photo Jo Roberts
Originally from Canberra, Richardson moved to the Wagga region around 13 years ago and is now based in Leeton. He’d played bass in bands that were more on the rock and roll spectrum, but as home studios became more affordable and digital tools began to dominate he made the transition to electronic music. While this shift to a more self-contained music-making was reasonably compatible with the move to a regional area it also meant that his network became smaller, so he turned to the virtual world for inspiration, connection and distribution.
Richardson credits the ubiquity of music on the internet as a significant factor in his move towards more experimental realms of music production, providing him with what he describes (via an email interview) as “the history of recorded music at my fingertips…Levi-Strauss' notion of bricolage has been a key influence. It underpins my interest in remixing, the creative constraint that you use whatever materials are available. I was introduced to remixing through the forum attached to the Ninja Tune website. That community, a decade or so ago, organised remix competitions and I learned a lot from listening to how different producers approached the collection of audio samples taken from a song.” For example Richardson was a significant contributor to the Oceandrift project by the 64 Bars Music Collective, a chain in which one musician posted a track that was remixed by a second artist. The third artist remixed the second contribution and so on, like a musical Chinese Whispers. (Listen to Oceandrift here)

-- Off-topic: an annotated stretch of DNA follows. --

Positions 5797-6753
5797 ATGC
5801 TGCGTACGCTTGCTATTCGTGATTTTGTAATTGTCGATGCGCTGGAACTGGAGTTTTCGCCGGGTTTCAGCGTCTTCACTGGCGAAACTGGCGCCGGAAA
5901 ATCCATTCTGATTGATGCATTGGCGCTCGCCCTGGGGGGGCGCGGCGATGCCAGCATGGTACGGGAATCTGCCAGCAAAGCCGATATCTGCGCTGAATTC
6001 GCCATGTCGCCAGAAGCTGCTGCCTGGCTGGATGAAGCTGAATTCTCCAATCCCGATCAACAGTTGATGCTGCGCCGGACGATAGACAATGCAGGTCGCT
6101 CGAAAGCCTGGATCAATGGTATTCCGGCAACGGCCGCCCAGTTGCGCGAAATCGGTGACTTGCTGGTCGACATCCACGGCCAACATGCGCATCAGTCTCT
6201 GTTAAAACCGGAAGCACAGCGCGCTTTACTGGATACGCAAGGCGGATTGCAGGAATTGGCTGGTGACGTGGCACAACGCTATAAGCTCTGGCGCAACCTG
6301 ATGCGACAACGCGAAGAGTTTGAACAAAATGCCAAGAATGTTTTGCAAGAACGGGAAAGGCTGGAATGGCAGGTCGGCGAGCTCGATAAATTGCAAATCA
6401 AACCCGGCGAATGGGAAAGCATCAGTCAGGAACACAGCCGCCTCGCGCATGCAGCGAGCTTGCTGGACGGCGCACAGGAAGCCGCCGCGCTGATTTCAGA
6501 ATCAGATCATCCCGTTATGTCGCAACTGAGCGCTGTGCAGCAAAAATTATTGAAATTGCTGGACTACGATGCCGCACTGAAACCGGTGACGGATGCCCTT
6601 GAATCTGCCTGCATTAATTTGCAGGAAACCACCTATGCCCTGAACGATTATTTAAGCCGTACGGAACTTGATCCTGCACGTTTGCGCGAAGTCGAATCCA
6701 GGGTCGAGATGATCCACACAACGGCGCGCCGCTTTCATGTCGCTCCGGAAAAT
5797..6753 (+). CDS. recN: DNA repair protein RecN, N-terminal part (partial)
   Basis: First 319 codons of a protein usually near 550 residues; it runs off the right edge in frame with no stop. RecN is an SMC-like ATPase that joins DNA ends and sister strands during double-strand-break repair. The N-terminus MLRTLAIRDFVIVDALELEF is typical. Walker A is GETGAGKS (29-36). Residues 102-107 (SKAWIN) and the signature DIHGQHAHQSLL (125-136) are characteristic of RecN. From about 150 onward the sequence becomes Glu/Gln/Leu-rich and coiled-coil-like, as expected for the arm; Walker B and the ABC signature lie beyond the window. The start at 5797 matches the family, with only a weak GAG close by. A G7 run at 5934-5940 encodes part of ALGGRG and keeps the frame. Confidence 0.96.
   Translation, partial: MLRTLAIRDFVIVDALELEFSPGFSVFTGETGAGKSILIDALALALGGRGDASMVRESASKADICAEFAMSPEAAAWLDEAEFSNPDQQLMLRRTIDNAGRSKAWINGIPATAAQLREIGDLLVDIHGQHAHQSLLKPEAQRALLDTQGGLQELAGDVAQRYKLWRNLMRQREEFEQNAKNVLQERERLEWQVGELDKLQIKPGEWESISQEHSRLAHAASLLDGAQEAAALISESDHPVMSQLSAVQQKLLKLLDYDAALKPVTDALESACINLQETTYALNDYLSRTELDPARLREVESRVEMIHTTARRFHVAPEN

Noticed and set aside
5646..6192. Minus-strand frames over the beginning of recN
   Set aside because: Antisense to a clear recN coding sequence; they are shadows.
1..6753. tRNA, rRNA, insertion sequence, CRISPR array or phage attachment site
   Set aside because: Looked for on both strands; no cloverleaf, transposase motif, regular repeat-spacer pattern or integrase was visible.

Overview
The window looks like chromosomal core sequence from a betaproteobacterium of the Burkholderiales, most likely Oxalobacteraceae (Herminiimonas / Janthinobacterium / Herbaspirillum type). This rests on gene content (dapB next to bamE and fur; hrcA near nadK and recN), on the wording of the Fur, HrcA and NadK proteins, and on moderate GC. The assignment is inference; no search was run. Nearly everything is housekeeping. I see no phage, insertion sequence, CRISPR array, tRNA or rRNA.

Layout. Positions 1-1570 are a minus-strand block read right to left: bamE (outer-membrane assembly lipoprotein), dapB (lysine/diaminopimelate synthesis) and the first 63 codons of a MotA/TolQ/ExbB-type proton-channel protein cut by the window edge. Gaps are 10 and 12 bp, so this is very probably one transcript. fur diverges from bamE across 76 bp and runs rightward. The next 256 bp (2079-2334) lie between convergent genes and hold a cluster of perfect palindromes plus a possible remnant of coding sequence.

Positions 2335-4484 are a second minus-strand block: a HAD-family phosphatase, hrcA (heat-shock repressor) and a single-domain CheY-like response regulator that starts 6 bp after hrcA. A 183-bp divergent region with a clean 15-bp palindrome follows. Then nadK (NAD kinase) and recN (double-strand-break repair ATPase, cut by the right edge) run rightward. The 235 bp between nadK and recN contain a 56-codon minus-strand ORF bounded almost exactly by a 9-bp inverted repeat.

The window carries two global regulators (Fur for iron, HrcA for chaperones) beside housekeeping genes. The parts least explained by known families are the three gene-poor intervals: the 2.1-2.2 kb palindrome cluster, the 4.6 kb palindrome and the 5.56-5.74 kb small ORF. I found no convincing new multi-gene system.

|Jason Richardson bowing the slide at Waipukurau Park|
courtesy the artist